Washington: Researchers studying the immune responses of 125 hospitalised COVID-19 patients have identified distinct immune profiles, or "immunotypes", and showed how these were linked to disease severity, an advance which may aid in the development of novel therapeutics against the disease.
According to the study, published in the journal Science, whether there is a common profile of immune dysfunction in critically ill COVID-19 patients remains unknown.
"By localizing patients on an immune topology map, we can begin to infer which types of therapeutic interventions may be most useful in specific patients," said the scientists, including Divij Mathew from the University of Pennsylvania in the US.
To date, the researchers said studies investigating this are limited, reporting on single patients or small cohorts. They said as the global COVID-19 pandemic continues, scientists worldwide continue to investigate the characteristics of the human immune response in fighting it.
Seeking to expand on findings reported so far, and also to better connect immune features in COVID-19 patients with clinical features of disease, Mathew and his colleagues assessed the cells of the immune system in 125 COVID-19 patients at two points during their first week of hospitalisation.
The researchers said they used a method called flow cytometry, which is a technique used to detect and measure physical and chemical characteristics of a population of cells, to assess the patient immune cells. They said the study also collected clinical data on the patient cohort.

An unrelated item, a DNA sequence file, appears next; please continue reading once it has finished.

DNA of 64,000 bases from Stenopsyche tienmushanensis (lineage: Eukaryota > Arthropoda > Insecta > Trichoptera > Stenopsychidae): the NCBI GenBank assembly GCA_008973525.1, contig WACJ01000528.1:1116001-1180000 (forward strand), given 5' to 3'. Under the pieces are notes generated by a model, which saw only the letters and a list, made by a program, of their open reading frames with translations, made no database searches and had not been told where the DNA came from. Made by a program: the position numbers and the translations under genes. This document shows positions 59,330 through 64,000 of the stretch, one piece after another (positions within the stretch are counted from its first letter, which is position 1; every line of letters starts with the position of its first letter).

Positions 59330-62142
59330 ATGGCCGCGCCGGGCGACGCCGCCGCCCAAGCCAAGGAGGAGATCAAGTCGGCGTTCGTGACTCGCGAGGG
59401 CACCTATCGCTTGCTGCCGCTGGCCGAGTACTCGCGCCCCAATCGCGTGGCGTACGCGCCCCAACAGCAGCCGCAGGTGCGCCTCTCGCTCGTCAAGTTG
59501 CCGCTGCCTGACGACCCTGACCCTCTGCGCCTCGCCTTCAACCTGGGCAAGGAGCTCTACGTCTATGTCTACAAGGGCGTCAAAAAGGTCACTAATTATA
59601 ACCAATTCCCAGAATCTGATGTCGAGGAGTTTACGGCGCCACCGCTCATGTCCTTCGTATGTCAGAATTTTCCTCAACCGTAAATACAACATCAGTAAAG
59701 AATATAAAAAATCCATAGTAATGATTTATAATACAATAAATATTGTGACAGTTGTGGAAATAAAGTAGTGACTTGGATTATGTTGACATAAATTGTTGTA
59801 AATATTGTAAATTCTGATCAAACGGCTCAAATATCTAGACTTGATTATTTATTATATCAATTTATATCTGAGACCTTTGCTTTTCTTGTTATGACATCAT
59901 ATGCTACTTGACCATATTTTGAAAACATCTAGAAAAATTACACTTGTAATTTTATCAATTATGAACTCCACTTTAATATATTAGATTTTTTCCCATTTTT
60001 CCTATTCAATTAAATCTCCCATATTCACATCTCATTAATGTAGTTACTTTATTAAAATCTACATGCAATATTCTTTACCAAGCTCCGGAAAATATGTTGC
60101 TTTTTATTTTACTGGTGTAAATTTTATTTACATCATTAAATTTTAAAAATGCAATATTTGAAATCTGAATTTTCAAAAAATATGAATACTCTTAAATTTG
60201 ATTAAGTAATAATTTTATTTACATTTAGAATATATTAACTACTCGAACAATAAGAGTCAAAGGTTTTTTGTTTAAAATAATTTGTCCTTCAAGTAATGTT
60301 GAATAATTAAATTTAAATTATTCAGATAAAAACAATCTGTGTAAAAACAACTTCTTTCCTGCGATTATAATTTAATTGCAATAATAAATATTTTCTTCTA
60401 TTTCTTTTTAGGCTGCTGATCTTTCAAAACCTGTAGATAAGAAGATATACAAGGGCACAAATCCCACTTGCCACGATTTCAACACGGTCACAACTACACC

Combining the flow cytometric and clinical data, the study reported several key findings, including that a defining feature of COVID-19 disease in this group is variability in their own immune response.
It also noted that certain stable immune response signatures in subsets of their patients, which changed over time in consistent ways. According to the researchers, some of these patterns, like impaired activation of a part of the immune system called the CD8 T cells, were associated with worse disease outcomes.
The scientists defined three of these immune response signatures, or immunotypes, associated in the patients with poor clinical trajectories versus improving health. "These immunotypes may reflect fundamental differences in the ways patients respond to SARS-CoV2 infection," they said.
The scientists believe their findings "provoke the idea of the tailoring clinical treatments or future immune-based clinical trials to patients whose immunotype suggests greater potential benefit."
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